$8M loss threatens to temporarily close Science World
At 300 visitors a day, traffic is down 88 per cent and not sustainable, company says
Science World has been hit hard by the pandemic losing $8.2-million — 85 per cent of its revenue — since March.
It's a loss that is threatening to close the non-profit, hands-on science museum's doors, at least temporarily.
The interactive attraction housed in a glittery disco ball-shaped home at the end of False Creek is usually the go-to place for parents and teachers on a rainy spring-break day.
Last spring, Science World was forced to close on March 14 due to the rise of COVID-19 infections. The operation reopened, but since August traffic has been slow.
"A massive blow for us obviously. We rely heavily on our visitors coming through the building," said Teresa Virani, vice president of marketing and visitor experience for Science World.
The museum which opened in 1989 offers visitors a myriad of stations where they can touch and experiment with objects to learn about science. School trips often end up at Science World.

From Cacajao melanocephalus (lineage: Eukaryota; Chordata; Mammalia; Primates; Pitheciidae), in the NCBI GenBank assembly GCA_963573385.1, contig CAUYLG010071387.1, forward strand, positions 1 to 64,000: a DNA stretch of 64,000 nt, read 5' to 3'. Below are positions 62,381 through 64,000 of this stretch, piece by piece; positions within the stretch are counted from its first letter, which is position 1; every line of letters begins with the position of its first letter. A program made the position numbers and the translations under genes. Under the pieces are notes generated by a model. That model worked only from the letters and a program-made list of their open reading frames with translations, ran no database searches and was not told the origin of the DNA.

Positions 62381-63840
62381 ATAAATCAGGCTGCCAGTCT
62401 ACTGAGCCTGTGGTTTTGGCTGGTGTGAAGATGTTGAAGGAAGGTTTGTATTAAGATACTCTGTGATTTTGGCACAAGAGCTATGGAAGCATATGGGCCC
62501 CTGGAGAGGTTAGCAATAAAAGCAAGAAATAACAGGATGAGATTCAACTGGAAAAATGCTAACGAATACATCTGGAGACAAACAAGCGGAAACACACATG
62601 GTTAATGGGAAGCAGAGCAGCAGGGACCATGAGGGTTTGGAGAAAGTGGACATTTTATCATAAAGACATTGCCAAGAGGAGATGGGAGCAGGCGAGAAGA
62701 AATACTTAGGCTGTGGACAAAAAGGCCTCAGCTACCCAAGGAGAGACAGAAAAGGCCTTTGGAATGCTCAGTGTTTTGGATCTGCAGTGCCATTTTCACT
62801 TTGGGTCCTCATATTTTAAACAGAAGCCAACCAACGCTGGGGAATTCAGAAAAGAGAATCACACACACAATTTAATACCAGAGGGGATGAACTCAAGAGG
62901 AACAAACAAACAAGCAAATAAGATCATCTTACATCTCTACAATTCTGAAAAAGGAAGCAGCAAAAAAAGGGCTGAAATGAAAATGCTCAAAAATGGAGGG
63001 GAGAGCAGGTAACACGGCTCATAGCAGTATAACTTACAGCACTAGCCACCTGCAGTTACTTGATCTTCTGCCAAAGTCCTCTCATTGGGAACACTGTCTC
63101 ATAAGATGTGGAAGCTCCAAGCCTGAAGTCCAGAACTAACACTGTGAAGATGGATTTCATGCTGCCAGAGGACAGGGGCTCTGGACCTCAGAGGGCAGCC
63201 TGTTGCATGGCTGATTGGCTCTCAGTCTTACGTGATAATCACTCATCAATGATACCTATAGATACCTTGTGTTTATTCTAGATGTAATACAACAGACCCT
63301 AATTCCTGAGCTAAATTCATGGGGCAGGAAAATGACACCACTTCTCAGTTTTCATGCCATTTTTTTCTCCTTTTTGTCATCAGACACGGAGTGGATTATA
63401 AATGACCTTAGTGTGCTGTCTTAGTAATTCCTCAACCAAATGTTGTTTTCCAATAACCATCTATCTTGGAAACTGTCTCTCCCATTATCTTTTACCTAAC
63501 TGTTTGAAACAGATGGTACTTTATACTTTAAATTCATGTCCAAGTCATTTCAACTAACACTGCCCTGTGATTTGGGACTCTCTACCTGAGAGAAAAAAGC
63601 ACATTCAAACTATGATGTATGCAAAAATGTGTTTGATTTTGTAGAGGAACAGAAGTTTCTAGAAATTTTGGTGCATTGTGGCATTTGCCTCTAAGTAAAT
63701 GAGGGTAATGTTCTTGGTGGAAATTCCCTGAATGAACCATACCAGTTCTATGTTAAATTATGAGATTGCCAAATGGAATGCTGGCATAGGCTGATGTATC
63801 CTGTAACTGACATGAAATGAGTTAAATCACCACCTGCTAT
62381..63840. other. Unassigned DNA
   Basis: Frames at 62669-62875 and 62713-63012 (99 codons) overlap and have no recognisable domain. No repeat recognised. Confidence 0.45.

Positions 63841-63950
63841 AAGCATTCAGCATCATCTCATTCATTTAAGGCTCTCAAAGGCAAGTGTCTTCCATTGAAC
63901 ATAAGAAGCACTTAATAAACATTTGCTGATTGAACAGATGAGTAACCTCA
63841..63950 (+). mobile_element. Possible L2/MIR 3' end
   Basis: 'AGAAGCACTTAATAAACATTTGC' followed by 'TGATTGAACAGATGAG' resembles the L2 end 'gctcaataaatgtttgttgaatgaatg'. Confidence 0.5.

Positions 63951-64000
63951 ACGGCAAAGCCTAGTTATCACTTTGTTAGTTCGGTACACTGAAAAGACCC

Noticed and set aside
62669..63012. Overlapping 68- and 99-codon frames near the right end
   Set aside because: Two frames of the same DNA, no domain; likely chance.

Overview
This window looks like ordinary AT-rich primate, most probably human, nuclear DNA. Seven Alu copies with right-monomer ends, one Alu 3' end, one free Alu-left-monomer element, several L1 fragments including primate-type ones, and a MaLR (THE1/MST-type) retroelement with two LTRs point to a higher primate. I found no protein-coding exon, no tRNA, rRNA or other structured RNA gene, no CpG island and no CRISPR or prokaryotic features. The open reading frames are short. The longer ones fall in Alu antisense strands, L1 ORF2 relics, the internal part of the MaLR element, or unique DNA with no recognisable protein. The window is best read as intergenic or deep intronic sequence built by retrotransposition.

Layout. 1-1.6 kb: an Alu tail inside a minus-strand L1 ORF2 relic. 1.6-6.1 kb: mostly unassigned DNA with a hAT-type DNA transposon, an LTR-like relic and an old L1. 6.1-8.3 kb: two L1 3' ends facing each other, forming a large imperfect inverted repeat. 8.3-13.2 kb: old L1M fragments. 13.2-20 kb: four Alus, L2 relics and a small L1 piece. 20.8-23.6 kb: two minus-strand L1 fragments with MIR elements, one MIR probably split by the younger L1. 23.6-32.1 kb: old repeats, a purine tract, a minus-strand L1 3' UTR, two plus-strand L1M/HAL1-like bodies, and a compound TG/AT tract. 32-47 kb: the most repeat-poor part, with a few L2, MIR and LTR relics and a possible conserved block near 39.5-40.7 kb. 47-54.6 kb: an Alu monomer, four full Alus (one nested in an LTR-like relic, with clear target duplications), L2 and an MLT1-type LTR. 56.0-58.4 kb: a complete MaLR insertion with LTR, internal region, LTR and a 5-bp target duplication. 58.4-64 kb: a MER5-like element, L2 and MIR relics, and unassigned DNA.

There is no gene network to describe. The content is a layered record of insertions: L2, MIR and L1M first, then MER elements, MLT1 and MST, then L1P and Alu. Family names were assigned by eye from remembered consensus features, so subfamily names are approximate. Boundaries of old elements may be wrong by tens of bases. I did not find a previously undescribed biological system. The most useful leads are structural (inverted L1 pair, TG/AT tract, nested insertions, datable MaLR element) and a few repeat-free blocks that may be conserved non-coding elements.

Back in July, Science World launched a catchy "The world needs more nerds" campaign featuring a school photo of Provincial Health Officer Dr. Bonnie Henry at seven, looking very earnest in spectacles.
But since reopening in August, traffic has been down by as much as 88 per cent, with an average of 300 people walking through the doors each day.
"That's just not sustainable for us long-term," said Virani.
Science World staff got creative and has been lauded for efforts to revamp the hands-on fun so it's safe, despite the threat of COVID-19. Visitors book tickets in advance and are offered a timed entry to keep crowds low. Masks are mandatory (if you are over age six) and there are enhanced cleaning protocols.
Families are invited to Towers of Tomorrow, encouraging visitors to build Lego towers with pre-sanitized blocks in a well spaced environment.
"The good news is that people who are coming are having a great time. We've received high praise for our health and safety measures," said Virani.
Despite concerted efforts, the crowds have not returned. Virani says Science World has laid off 40 part-time staff and may need to let more go.
If the numbers don't pick up and no further funding is found — through government funding or donations — Science World will be forced to close, at least temporarily.
"We are hoping that the government will step in further, and we appreciate that there's many people in the same situation," she said.
As of this week, Science World has reduced its hours and will now only be open Thursday until Sunday.